Monday, May 21, 2012

Why We Cannot Afford Security In Old Age

This opinion piece conflates many of my favorite hatreds in one piece!  It begins with the extrapolation of a trend to its logical absurd end-point:

IF nothing is done about entitlement spending, and if our current tax breaks continue, then by 2025, tax revenue will be able to pay for Medicare, Medicaid, Social Security, interest on the debt and nothing else. The rest — defense, medical research, highways, education, energy — will have to be financed by deficits. Social Security’s funding is predicted to run short in 2033, Medicare’s trust fund in 2024.

One can do similar extrapolations with any kind of spending which is increasing.  Just figure out how many years that trend will take before all money in the world will be spent on just one good or service!  How many years before all the government money goes into national defense?   How many years before we spend all our national income on health care alone?

That's the first pet hatred.  The second is the hidden assumption in that paragraph that we cannot increase, say, the funding of Social Security.  Granted, there's a quick side-stab at the tax breaks but the rest of the piece goes on to explain why we have to change retirement age.  That we could reduce the regressive aspect of the payroll tax is something polite people never mention.

The third one is the conflation of Social Security with Medicare.  The two are different programs, you know, and it's Medicare which is in some real trouble, not Social Security as such.

The fourth pet hatred of mine has to do with the way these articles always, always attack certain programs and never the country-building or defense programs.  How much money has this country frittered away in Iraq and in Afghanistan?  For what benefit?  How many people could have gotten health care or retirement benefits with what was spent there?  Not to mention the lives saved if we could learn to do less war.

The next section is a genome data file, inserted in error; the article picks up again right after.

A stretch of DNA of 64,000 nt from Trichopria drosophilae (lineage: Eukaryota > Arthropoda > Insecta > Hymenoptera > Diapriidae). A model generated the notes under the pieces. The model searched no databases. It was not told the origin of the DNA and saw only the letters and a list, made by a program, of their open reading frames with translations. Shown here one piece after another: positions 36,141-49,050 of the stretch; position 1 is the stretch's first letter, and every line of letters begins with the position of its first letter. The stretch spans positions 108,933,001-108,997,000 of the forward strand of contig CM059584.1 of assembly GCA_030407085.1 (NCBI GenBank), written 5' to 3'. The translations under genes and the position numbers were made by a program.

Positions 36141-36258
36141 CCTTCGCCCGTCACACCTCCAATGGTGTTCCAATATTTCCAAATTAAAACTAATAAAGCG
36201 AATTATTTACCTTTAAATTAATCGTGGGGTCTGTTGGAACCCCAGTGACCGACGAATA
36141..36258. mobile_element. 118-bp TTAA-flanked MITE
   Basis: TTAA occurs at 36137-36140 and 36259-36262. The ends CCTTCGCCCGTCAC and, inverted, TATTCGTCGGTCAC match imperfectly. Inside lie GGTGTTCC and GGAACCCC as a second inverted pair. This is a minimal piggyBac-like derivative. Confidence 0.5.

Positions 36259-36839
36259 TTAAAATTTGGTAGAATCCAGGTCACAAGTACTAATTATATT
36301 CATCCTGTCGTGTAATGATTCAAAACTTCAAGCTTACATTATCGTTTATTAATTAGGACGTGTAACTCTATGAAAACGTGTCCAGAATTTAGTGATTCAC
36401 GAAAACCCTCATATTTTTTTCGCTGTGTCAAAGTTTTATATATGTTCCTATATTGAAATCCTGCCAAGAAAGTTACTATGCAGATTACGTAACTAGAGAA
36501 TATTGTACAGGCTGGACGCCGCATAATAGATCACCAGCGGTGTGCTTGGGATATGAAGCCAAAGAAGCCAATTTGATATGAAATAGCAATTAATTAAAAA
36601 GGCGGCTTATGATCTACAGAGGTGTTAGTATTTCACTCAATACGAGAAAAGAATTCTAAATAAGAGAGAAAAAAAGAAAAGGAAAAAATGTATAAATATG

Indeed, I will not take these woe-is-me pieces about the entitlement programs seriously until the writer also addresses the military-industrial complex and its entitlements.  A good way to begin is to count the number of lives saved or made better under each alternative use of government funds.

My final point, not quite worthy of the label "pet hatred,"  has to do with Medicare spending.  Yes, Medicare IS expensive and, yes, we need to install good efficacy studies in geriatric health care, ask some hard questions about what the best types of care are for the group of individuals near the end of their lives and how to deliver that care most efficiently.

BUT the fact is that most health care spending will be done by all of us when we are old.  That is the nature of the beast.  Comparing the health care costs of younger individuals with private insurance to Medicare costs doesn't make much sense.  We cannot save money by turning old people into younger people (although such comparisons do show that centralized systems, such as Medicare, have much lower administrative costs).

In other words, health care for the group that is currently covered under Medicare will always be the most expensive chunk of the national health care expenditure.  How we fund that care is the real question.  Do we really want the frail elderly to pay for it at that point in the life cycle?